The past year has been filled with high anticipation that opportunities would be created by Myanmar’s political reform and the opening up of its legal market to the outside world. The sense of opportunity has also driven many firms to open up shop or form an association there. Stephenson Harwood, Rajah & Tann, ZICOLaw, and Nishimura & Asahiare some examples.
But we are now starting to see the impact of that foreign investment. Allen & Overy, Norton Rose and Australian firm Webb Henderson, for instance, got a head start in Myanmar’s telecom sector, after being instructed by Telenor and Ooredoo to advise on the first two multi-billion dollar telecom projects in the country.
Korean firm Jipyong Jisung, which opened a Yangon office in 2012, is advising a Korean consortium led by Incheon International Airport Corporation on its $1.1bn bid to build a new international airport near Yangon – the first infrastructure project in decades.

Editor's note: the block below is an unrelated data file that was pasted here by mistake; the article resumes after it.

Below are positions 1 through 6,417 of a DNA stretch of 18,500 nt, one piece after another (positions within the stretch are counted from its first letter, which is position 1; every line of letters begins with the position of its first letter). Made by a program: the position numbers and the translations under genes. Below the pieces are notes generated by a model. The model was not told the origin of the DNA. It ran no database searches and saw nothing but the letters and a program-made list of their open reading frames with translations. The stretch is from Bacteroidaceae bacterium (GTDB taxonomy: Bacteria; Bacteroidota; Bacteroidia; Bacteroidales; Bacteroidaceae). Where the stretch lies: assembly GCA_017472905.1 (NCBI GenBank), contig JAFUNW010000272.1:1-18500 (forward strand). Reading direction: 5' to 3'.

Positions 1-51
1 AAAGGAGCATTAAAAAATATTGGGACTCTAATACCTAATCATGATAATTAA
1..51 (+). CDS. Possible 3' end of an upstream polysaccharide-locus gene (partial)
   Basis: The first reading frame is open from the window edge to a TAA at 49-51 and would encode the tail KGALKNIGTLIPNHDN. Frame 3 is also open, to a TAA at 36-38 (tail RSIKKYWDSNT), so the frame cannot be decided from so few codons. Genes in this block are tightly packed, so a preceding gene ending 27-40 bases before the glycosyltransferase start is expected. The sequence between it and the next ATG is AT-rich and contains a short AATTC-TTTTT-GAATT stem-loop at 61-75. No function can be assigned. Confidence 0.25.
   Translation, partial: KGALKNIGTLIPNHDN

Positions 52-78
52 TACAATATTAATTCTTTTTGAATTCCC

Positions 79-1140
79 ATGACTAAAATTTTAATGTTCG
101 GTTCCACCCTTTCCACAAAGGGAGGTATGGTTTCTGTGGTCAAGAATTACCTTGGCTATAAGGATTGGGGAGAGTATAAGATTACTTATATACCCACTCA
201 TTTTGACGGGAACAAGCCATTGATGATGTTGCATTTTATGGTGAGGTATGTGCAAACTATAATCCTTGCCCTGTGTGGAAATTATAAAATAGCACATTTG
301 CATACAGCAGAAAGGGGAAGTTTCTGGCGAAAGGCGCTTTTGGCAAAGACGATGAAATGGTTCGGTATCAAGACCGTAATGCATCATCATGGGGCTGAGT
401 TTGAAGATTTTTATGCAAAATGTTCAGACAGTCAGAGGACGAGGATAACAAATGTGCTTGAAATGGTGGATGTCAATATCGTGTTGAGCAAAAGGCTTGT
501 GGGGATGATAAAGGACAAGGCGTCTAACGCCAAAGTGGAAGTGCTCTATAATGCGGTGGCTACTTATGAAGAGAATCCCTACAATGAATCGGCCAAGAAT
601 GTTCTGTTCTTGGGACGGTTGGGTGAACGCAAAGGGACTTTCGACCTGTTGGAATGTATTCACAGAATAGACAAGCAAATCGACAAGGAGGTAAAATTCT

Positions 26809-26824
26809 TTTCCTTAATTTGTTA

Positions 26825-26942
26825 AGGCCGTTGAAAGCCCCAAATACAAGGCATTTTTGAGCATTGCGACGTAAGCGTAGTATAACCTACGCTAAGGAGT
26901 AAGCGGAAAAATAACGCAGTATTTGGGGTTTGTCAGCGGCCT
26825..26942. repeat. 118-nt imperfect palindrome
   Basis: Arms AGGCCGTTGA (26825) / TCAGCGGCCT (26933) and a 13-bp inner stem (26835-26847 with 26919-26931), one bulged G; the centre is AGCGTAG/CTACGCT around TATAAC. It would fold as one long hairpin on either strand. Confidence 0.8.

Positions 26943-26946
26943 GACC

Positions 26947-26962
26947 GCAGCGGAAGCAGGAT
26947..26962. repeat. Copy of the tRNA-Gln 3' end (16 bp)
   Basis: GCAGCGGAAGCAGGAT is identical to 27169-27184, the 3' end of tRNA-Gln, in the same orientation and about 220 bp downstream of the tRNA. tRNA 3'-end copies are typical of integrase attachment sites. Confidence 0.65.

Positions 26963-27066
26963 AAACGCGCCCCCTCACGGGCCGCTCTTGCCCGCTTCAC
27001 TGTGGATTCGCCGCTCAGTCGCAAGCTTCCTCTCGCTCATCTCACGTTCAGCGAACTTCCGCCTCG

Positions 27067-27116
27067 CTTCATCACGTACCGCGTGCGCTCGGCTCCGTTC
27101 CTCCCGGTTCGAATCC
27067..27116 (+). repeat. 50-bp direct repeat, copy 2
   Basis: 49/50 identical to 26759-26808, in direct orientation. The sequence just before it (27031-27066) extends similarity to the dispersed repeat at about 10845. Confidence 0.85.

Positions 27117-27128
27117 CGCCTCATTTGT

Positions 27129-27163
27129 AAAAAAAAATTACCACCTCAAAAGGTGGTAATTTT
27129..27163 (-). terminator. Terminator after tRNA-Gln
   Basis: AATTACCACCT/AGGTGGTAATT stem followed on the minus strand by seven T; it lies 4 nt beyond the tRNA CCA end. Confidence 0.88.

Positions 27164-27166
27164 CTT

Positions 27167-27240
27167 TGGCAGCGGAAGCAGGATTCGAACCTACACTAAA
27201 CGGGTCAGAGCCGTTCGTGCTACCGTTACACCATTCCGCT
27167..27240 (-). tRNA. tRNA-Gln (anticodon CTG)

As the country opens up more sectors to foreign investment, more firms will undoubtedly be able to grab a piece of the action in the fast-emerging economy. Myanmar’s nascent market also provides an even playing field for Asian and international law firms. There are plenty of opportunities for regional firms, such as those based in Singapore, Malaysia, Korea and Japan, to triumph, so long as their home-market clients have the fortune to win the bid.